Abstract: Research is increasingly recognised as a key component of medical curricula,offering a range of benefits including development of skills in evidence-based medicine.The literature indicates that experienced academic supervision or mentoring is important in any research activity and positively influences research output. The aim of this project was to investigate the human research ethics experiences and knowledge of three groups: medical students, and university academic staff and clinicians eligible to supervise medical student research projects; at two Australian universities. Training in research ethics was low amongst academic staff and clinicians eligible to supervise medical student research. Only two-thirds of academic staff (67.9 %) and students (65.7 %) and less than half of clinicians surveyed(47.1 %;p=0.014) indicated that specific patient consent was required for a doctor to include patient medical records within a research publication. There was limited awareness of requirements for participant information and consent forms amongst all groups. In the case of clinical trials, fewer clinicians (88.4 %) and students (83.3 %) than academics (100 %) indicated there was a requirement to obtain consent (p=0.009). Awareness of the ethics committee focus on respect was low across all groups. This project has identified significant gaps in human research ethics understanding among medical students, and university academic staff and clinicians. The incorporation of research within medical curricula provides the impetus for medical schools and their institutions to ensure that academic staff and clinicians who are eligible and qualified to supervise students’ research projects are appropriately trained in human research ethics

Keywords: Research ethics.Medical student.Medical school.Curriculum.Ethics committee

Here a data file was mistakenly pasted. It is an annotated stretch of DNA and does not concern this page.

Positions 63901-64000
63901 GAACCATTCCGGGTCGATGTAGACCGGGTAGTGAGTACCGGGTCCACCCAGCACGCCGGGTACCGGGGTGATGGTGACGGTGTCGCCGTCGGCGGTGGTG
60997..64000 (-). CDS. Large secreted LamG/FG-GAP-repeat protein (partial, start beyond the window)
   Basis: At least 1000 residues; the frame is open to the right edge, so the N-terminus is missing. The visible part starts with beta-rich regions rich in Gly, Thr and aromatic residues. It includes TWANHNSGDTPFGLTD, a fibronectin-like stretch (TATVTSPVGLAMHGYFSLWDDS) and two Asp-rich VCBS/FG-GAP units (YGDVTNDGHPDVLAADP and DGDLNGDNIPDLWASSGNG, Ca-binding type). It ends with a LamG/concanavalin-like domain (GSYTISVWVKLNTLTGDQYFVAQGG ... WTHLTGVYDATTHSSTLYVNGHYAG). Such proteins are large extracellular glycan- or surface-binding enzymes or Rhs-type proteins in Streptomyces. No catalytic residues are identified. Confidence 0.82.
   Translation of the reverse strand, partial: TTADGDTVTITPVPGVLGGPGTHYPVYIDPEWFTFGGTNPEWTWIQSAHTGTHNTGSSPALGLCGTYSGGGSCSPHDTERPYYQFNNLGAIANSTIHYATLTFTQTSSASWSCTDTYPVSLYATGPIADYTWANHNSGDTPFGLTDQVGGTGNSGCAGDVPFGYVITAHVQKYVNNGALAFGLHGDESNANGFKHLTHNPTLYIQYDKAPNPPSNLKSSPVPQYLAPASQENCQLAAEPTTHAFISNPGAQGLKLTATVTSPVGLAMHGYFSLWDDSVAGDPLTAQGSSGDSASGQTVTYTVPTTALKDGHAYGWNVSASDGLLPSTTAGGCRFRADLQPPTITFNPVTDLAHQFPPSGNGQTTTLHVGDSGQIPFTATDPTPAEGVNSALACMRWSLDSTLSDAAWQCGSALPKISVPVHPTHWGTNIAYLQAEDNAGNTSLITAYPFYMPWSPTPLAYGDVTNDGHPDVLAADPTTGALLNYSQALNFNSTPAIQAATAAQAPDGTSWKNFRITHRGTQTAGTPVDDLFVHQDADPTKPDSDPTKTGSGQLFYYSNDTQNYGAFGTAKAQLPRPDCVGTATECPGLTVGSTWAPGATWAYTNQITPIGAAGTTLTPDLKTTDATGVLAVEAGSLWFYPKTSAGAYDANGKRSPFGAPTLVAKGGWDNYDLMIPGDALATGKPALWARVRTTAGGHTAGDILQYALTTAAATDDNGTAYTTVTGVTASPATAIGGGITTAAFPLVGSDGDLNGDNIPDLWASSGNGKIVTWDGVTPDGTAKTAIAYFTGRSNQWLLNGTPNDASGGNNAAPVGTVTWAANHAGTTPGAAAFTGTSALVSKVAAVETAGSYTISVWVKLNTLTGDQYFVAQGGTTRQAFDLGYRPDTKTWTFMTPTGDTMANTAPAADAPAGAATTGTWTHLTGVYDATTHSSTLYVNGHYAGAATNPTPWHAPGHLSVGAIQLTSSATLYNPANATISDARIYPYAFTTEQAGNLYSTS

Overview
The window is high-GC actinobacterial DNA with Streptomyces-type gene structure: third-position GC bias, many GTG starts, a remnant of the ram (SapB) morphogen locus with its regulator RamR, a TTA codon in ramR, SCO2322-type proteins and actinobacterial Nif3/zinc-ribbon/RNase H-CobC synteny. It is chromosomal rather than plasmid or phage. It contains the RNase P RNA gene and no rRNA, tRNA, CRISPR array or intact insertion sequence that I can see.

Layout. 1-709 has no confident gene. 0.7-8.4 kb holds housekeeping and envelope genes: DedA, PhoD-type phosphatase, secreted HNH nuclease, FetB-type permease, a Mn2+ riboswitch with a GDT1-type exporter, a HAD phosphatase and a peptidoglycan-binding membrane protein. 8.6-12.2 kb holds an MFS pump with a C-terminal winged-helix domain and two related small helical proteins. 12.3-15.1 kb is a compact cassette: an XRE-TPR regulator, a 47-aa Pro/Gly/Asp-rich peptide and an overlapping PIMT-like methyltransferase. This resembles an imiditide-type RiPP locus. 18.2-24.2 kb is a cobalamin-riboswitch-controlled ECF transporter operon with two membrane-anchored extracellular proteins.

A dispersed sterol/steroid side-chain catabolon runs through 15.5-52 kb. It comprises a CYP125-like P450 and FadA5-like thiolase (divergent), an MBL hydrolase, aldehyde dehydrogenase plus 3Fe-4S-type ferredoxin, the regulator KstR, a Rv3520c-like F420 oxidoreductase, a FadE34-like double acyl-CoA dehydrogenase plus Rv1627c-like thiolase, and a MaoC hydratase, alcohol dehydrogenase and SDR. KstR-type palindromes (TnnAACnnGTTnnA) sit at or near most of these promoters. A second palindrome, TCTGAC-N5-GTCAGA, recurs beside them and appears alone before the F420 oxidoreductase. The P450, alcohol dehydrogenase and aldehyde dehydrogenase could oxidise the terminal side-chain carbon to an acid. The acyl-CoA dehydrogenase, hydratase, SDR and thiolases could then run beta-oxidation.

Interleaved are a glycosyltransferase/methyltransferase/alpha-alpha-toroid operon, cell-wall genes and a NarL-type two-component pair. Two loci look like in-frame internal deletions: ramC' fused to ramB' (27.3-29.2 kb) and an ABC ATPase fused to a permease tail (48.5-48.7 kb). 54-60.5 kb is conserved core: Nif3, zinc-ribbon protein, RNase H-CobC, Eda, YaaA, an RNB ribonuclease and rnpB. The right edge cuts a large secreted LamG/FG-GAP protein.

Weston K M, Mullan J, Hu W, Thomson C, Rich W, Knight-Billington P, Marjadi B, McLennan P (2015)Academic Guidance in Medical Student Research: How Well Do Supervisors and Students Understand the Ethics of Human Research?. Journal of Academic Ethics:1-16. Available at: https://www.researchgate.net/publication/284247018_Academic_Guidance_in_Medical_Student_Research_How_Well_Do_Supervisors_and_Students_Understand_the_Ethics_of_Human_Research (accessed 8 February 2016)
Publisher: http://link.springer.com/article/10.1007%2Fs10805-015-9248-0

Applying “Place” to Research Ethics and Cultural Competence/Humility Training (Papers: Dianne P Quigley 2016)0

Posted by Admin in on February 4, 2016
 

Abstract: Research ethics principles and regulations typically have been applied to the protection of individual human subjects. Yet, new paradigms of research that include the place-based community and cultural groups as partners or participants of environmental research interventions, in particular, require attention to place-based identities and geographical contexts. This paper argues the importance of respecting “place” within human subjects protections applied to communities and cultural groups as part of a critical need for research ethics and cultural competence training for graduate research students. These protections and benefits are extensions of the Belmont Principles and have been included in recent recommendations from research regulatory committees.